rived from those of sensation. Our senses fions, but only those which are either strong,
do not impress the brain with the same or are leaft familiar to us, and consequently THE
perception of the same object; and it is moft striking. Thus, though respiration
only by experience that the mind forms a or breathing is an act of the will, yet we NATURAL HISTORY
true idea of its qualities : an infant, or a do not, in general, attend to it; because the perfon born blind, who had been restored mind is habituated to it, though we have
to fight, when they view a portrait for the power of perceiving it when we pleafe. H U MAN M I N D.
the first time, will conceive that it pro Hence it is, that the attention of the mind
jects from the canvas, until by the feel being less engaged by flight impreffions, it From a Work just published, entitled, Athey find it does not.
is left more at liberty to perceive thote Philosophical and Medical Sketch of The celebrated Mr. Boyle tells us, that which are more important. the Natural History of the Human Body a man who was born blind, and conseand Mind. By J.M. ADAIR, M. D. quently could have no juft idea of colour, ATTENTION is that effort of the mind
being told that scarlet was a vivid and by which it applies itself intensely to the T is surprising that, whilst the mind of splendid colour, expressed his idea of it, contemplation of an impression, so long
man is so anxiously employed in in- by resembling it to the sound of a trumpet: as the representation of it continues, exvestigating the nature of external objects, thus a deficiency of one sense rendered the cluding all others. The attention is more it should not be more solicitous to under-idea imperfect and absurd..
strongly engaged by objects of fight, than ftand its own faculties and powers; and It is therefore reasonable to suppose, those of the other fenses; and therefore they that we should be more deficient in this that if we had been endowed with other make the strongest impressions on the imabranch of knowledge than in any other. senses than those we have at present, our gination.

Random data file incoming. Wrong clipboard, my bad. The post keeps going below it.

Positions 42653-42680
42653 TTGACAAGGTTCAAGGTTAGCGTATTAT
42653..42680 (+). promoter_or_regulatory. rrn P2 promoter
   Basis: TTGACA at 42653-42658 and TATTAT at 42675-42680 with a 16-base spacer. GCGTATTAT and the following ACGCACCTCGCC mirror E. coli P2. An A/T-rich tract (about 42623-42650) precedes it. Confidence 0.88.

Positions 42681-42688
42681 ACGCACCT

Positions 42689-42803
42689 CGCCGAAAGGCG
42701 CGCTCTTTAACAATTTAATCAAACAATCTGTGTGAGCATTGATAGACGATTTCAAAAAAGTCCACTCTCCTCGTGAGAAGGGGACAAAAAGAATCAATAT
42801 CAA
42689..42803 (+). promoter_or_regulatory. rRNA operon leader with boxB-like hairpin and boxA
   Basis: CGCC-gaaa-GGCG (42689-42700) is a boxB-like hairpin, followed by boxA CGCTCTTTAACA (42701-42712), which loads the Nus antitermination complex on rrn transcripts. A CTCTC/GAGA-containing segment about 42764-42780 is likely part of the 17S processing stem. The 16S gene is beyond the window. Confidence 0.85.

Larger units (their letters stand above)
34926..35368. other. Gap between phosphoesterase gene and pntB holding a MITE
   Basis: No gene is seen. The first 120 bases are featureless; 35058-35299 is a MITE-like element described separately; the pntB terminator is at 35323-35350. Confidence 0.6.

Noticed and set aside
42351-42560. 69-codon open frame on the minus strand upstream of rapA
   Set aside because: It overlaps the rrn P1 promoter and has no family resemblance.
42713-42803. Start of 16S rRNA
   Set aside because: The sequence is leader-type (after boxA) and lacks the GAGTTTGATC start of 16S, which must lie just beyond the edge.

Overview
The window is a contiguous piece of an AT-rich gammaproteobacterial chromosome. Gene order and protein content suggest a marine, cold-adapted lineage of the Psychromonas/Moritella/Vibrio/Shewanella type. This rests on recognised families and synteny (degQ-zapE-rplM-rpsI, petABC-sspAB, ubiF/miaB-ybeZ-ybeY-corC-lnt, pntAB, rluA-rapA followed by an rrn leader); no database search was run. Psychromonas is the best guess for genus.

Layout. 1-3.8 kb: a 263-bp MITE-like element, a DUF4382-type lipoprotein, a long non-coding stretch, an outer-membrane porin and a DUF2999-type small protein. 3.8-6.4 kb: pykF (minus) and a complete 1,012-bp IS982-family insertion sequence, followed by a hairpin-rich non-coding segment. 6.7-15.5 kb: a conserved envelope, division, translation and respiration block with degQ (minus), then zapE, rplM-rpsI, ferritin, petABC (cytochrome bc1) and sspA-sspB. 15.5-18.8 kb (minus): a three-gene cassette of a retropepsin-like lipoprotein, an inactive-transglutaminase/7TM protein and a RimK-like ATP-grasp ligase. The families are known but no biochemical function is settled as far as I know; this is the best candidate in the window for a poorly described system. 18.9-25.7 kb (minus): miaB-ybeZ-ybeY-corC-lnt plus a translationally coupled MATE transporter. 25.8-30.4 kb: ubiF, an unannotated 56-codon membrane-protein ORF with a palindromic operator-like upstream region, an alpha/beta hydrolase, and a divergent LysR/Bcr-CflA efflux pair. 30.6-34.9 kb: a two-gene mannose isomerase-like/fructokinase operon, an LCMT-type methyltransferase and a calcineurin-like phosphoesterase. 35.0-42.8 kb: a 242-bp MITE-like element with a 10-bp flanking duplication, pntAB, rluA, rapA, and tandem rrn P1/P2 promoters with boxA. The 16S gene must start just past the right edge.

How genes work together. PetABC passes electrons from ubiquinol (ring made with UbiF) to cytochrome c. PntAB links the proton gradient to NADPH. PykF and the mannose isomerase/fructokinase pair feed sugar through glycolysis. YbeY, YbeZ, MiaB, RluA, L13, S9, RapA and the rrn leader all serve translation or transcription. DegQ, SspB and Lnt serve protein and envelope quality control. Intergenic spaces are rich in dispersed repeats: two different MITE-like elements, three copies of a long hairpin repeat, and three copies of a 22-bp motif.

The metaphysical disquisitions of phi- perceptions and ideas would have been lofophers would certainly be very much very different ; for there is no absolute MEMORY is that faculty of the mind affifted by a more frequent dissection of neceffity in the nature of things, that we by which we retain the ideas of impression persons who die mad ; idiots, or those who should not perceive or know things other after the object is removed. were remarkable for failure of memory. wise than we do at present; or, having Those things are always retained longeft
other senses superadded to the present, we and most forcibly, which most strongly Perception is an impression conveyed hould not perceive the magnetic, electric, engage the attention. It is more than profrom the external senses to the brain, by or aerial Auids, as clearly
as we now do bable that the brain, and not the mind, is means of a certain change or motion on water and fire. So on the other hand, an external sense.
light and colours are to the blind, and • Dr. Berkley, Bishop of Cloyne.
a Polish boy caught in the woods, after theless a most intimate, and, as it were, in- guished from the first and immediate im
the feat of memory; and that strong im- tificial or arbitrary figns being too few for and it very much imports man, whose days pressions are, as it were, deeply and inde- the purpose.
are few, and full of evil, that, as he has, in libly engraved on the fubitance of the brain; The memory is improved or weakened fome degree, the power of selecting his whilft those that are slight leave no imprel- by our mode of life: it is improved by a ideas, he Thould not be fo totally engrossed fion at all.